Calling it Quits

Departing leader of Boys and Girls HS: City's turnaround plan 'doomed to fail'

Bernard Gassaway, the principal of Boys and Girls High School, said he is resigning because he does not think the city's plan to improve the school will work.

The outspoken principal of Brooklyn’s troubled Boys and Girls High School said he is stepping down because he believes the plan the city is developing to turn around the school is “doomed to fail.”

Bernard Gassaway for several months has complained that the education department has not worked with him or shown him its completed improvement plan for the school, which the state requires because Boys and Girls has performed dismally for years. Last month, Gassaway refused to sign off on the plan because officials did not present him the full document, he said.

“Whatever it is they say they’re planning is doomed to fail,” said Gassaway, who has led the Bedford-Stuyvesant school since 2009 and has opposed the city’s intervention efforts before. “And the fall guy will always be the principal.”

Gassaway’s resignation brings his tumultuous tenure at Boys and Girls to an end, and adds to the growing pressure on Mayor Bill de Blasio’s administration to describe in detail how it will prop up such struggling schools. De Blasio and schools Chancellor Carmen Fariña have said that, unlike the previous administration, they will only close such schools as a last resort after offering them robust support. But principals at troubled schools said they have been given minimal guidance so far, and the city has asked for an extension to submit its improvement plans to the state.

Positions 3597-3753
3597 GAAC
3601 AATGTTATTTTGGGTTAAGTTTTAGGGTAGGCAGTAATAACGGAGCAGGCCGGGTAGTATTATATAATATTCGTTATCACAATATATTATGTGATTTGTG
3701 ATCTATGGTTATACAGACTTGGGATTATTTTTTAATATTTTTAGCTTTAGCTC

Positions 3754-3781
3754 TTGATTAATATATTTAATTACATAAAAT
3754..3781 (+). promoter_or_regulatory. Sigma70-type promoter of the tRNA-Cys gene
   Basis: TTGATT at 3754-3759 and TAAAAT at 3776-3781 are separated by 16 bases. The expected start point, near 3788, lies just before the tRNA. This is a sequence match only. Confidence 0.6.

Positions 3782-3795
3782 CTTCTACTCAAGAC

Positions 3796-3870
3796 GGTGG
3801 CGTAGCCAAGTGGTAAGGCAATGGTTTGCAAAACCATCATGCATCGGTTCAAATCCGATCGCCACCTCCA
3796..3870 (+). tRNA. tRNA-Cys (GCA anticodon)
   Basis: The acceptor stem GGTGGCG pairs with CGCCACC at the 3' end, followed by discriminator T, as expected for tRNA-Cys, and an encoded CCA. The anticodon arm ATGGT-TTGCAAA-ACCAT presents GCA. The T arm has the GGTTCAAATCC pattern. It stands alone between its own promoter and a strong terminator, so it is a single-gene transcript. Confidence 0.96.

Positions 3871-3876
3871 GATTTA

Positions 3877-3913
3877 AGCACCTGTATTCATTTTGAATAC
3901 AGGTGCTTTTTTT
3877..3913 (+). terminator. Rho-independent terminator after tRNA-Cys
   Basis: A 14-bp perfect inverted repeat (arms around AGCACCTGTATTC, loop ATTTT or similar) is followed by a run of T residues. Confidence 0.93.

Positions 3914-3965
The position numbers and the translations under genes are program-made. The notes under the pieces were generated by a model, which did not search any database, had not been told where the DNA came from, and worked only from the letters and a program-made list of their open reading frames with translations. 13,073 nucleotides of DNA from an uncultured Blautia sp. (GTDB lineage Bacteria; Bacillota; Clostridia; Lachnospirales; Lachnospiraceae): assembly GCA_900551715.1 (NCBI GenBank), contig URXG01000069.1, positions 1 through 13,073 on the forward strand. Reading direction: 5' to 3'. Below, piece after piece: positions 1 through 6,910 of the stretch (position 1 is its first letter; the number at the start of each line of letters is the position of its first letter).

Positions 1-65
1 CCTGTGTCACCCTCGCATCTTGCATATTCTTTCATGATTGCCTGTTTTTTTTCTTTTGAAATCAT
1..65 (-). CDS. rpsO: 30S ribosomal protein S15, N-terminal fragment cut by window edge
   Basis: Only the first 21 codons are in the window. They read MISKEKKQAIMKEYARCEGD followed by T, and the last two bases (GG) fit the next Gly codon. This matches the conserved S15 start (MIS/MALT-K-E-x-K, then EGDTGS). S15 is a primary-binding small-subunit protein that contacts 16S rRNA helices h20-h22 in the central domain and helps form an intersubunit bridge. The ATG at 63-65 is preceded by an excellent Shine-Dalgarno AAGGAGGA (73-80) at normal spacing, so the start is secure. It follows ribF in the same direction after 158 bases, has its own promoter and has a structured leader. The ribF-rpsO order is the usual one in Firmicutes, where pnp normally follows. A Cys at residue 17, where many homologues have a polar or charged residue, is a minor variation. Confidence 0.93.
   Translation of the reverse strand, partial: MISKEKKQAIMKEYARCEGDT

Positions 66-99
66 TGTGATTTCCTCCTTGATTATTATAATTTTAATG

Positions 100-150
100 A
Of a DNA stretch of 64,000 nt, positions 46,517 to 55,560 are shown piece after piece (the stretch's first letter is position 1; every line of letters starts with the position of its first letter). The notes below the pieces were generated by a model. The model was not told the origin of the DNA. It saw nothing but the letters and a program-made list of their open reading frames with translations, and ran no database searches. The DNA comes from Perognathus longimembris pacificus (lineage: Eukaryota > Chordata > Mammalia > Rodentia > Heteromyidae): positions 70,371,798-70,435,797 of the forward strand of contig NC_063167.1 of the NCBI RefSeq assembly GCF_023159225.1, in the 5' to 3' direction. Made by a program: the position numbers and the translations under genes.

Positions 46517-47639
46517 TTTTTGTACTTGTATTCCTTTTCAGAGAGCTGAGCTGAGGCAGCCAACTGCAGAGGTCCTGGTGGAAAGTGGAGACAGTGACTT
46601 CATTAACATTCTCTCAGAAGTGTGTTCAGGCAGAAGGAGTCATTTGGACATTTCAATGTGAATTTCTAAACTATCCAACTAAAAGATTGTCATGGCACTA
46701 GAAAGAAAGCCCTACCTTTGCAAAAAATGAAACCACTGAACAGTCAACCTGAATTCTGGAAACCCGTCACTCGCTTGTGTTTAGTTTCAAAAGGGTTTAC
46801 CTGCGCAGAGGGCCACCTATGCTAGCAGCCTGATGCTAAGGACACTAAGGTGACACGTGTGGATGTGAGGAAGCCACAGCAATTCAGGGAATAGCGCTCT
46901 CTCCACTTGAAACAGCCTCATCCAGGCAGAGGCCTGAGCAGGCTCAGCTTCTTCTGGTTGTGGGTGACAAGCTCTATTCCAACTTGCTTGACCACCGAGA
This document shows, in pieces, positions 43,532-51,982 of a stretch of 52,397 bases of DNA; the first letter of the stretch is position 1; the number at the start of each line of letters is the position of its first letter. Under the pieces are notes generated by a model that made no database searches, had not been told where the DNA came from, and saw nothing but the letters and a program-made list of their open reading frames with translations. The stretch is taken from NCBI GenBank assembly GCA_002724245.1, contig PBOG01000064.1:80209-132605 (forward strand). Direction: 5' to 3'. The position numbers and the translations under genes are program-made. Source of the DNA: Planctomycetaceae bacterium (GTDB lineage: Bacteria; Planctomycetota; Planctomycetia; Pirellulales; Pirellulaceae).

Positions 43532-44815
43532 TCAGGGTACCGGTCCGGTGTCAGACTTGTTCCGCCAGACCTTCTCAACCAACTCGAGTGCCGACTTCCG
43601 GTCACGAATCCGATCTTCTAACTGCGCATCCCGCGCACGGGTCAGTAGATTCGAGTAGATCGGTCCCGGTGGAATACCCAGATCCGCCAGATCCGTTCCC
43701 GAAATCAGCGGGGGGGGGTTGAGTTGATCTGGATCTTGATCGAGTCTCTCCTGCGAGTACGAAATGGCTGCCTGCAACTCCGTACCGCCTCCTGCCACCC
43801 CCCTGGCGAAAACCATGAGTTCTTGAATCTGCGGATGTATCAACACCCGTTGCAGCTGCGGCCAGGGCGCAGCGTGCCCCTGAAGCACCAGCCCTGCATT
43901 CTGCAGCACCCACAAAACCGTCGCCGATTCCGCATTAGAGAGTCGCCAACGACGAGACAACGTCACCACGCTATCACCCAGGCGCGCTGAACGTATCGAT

Though Gassaway has loudly criticized the education department for years, saying it has failed to offer him the tools he needs to turn around the school, he has attracted his own share of critics who say he has not done enough to move Boys and Girls forward. He has presided over the school as it has hemorrhaged students, maintained a graduation rate nearly 20 points below the city average, and earned an unprecedented three straight F’s on the Bloomberg-era school progress reports.

Many observers have pointed out that the Bloomberg administration shuttered schools with better records than that of Boys and Girls, suggesting that the main reason it remained open and Gassaway kept his job is the school’s alliance of politically connected backers.

“The history of the school is that the leader has figured out how to drum up the political support necessary to isolate it from any efforts by central to do something different there,” said Eric Nadelstern, a Bloomberg administration official who championed its policy of closing the lowest performing schools.